“As the Royal Air Force approaches its centenary in 2018, it’s important that we look back to our history, but we also must also look forward to the next 100 years,” says Group Captain Paul Wilkins. “It was, therefore, important to explore some new ways of doing things.”
Gp Capt Wilkins is responsible for designing the RAF’s Air Power Conference. This is a high profile annual event and a major part of the RAF’s engagement activity. It is attended by the Chief of the Air Staff and up to 500 delegates, including visiting air chiefs from around the world. Its purpose is to address issues of mutual concern among the air power community.
Challenge – To maximise the effect, but minimise risk
The conference has always taken a traditional path. However, this year’s event had ‘inspiration and innovation’ as the theme, signalling that it was, perhaps, time to change. It was also held in a different venue; the IET, Savoy Place, London. This offered far more digital potential than previous venues, so there were no barriers to the introduction of technology.
One of the areas in particular that Gp Capt Wilkins wanted to address was the ‘Any Questions?’ slot at the end of each of the four main sessions. “Traditionally, at the end of every session, the chair asks for questions from the floor. You may get one or two hands go up, but people tend to be reluctant.
“At this particular conference there were some very senior people, but at the same time some junior staff too, so this reticence is understandable. Then you have the other side of the problem – those who can’t wait to take centre stage, but who rarely ask the best questions. With such limited time for Q&A we felt that our use of the Lumi Insights allowed the Session Chairs to quickly and easily identify the key themes that delegates wanted more information on thereby maximising our Q&A experience.
The Solution - Live streaming and live questions
This year’s first big change was that conference was livestreamed across the RAF to increase participation and engagement, whether delegates were physically at the conference or at a remote location.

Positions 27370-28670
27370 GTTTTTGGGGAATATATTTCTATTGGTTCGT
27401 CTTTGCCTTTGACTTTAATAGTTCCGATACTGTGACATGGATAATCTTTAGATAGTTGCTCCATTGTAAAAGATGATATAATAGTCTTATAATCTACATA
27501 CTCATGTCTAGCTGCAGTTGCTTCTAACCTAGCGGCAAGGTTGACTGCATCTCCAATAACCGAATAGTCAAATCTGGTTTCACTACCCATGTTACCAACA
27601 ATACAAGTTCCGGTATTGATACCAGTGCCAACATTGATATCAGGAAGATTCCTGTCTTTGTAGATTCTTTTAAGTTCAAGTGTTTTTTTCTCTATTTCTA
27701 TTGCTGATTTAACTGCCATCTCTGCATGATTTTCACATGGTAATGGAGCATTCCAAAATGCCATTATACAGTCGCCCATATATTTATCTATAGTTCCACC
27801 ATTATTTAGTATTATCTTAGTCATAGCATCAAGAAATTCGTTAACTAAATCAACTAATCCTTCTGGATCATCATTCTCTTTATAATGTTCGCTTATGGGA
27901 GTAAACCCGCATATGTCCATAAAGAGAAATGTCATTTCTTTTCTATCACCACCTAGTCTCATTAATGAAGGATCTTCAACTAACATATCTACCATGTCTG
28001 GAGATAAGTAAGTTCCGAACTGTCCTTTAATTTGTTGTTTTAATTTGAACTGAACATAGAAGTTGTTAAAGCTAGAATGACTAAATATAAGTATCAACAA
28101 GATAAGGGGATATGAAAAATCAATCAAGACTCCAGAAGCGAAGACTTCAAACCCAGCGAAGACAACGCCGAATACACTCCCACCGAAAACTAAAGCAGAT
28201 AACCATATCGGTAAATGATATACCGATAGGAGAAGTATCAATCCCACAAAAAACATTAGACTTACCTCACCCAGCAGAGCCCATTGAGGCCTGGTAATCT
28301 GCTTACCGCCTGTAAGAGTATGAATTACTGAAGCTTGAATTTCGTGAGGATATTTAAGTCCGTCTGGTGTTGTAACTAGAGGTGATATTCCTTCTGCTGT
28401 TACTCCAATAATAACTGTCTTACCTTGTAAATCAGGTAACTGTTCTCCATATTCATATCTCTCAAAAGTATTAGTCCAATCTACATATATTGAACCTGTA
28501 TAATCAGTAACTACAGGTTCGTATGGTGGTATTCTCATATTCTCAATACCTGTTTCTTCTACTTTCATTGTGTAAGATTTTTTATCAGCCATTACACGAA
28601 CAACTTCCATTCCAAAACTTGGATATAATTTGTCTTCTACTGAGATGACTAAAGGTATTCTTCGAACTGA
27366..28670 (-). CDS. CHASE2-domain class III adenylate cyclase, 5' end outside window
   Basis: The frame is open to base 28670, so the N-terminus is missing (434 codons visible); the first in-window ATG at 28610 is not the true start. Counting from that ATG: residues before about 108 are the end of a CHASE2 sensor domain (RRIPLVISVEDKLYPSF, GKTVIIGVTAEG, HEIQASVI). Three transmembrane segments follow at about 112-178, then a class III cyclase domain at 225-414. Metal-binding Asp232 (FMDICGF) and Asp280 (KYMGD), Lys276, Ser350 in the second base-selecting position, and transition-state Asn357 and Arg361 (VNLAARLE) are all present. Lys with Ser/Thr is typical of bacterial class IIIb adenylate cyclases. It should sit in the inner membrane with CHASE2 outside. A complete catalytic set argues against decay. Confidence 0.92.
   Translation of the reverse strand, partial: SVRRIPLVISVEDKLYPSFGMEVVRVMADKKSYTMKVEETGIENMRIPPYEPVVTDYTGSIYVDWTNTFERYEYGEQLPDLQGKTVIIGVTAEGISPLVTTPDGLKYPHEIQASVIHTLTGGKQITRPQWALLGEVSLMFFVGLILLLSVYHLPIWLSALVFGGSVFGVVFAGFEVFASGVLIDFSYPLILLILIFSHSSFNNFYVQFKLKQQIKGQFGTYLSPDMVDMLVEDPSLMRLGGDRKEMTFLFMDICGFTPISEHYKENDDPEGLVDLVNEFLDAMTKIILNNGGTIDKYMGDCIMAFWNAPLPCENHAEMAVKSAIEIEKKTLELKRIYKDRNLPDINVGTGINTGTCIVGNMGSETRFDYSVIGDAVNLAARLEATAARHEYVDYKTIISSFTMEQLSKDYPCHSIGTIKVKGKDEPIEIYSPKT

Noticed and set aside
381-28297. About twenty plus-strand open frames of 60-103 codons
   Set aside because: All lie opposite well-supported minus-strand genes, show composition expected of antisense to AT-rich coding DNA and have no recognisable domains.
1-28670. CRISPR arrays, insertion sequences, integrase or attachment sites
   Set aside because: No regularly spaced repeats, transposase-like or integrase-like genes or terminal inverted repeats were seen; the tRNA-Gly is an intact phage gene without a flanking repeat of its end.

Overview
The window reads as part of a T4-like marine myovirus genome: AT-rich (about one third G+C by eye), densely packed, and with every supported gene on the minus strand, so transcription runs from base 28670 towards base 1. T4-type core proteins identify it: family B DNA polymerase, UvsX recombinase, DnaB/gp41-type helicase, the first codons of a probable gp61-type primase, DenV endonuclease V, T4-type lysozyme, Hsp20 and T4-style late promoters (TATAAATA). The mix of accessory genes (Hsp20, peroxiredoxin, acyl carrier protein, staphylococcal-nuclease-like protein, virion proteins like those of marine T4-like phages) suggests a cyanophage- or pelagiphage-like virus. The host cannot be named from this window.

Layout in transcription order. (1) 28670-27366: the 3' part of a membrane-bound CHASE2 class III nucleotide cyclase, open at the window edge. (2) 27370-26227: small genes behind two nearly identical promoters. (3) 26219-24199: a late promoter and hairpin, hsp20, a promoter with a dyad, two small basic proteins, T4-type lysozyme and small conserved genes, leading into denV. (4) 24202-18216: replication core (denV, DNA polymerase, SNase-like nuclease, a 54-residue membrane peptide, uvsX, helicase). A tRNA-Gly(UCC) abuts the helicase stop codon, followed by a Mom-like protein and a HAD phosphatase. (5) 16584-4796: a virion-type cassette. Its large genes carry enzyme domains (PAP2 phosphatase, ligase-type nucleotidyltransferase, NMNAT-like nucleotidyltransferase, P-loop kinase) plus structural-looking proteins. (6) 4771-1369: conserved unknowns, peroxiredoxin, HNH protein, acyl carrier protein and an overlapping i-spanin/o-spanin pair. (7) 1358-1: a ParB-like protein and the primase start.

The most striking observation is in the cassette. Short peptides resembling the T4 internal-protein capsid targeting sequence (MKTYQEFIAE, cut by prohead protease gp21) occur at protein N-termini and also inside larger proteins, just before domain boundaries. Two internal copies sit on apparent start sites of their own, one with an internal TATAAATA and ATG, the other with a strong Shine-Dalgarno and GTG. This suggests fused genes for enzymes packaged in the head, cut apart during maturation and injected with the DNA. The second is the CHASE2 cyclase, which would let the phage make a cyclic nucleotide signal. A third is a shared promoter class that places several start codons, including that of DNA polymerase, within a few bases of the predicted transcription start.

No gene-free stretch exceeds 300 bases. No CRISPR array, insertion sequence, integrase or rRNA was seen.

Then, the conference used the Lumi Event App to help enhance audience interaction. Within the app, the ‘Live Insights’ feature enabled delegates, including those attending the conference remotely, to send questions to the chair as each of the four or five sessions progressed. These were then moderated – to minimise the risk of inappropriate comments and questions – and the audience had the opportunity to ‘like’ the ones they felt reflected their questions too.
The Results – A surprising live dialogue
“Bear in mind this was a significant change of direction for us,” says Group Captain Wilkins. “But it really worked well in the end.” He adds that, at the end of each session, there were up to 30 good questions. Those that had wanted to ask a similar question could ‘like’ the original and this meant that the chair of the session could assess the questions and answer those that most interested the audience.
“Perhaps we could only answer 12 questions, but through the live feature we could see that, say, 25 had ‘liked’ some of those questions – in other words they had wanted to ask it themselves – so we knew we were steering the conference content in the right direction. It meant the time was being used on topics that were the most important to delegates and this is where the application added value for us.”
The questions came in during the session rather than after, so by the time they reached the Q&A part of the proceedings the chair had already been able to assess the mood of the audience.
Although delegates had given their identity to sign onto the app, the questions were relatively anonymous at the time of asking, so it meant that they were far less inhibited, than if they had been asked to put up their hand, for example. Also, because delegates had to quickly type the question out as text, it meant it had to be thought through as a question and wasn’t just a comment.
Some presenters even asked Group Captain Wilkins to forward the questions to them to help them shape future talks and sessions. He also says that there was a change as time went on and delegates became increasingly comfortable with the Lumi technology. “By the time we got to the later sessions and post-event they were not just putting forward questions but also their opinions on how they could be solved,” he reports.
“The Lumi Event App enabled us to build up an engaging, live dialogue throughout the event; something that we hadn’t predicted. What we set out to achieve for the conference was bold and ambitious and in the main we achieved our goal, although we have learnt some lessons along the way.
“If we use a livestream again we would definitely use this technology as provided by companies such as Lumi to give us that direct interaction. It certainly brought the conference to life for many of our delegates.”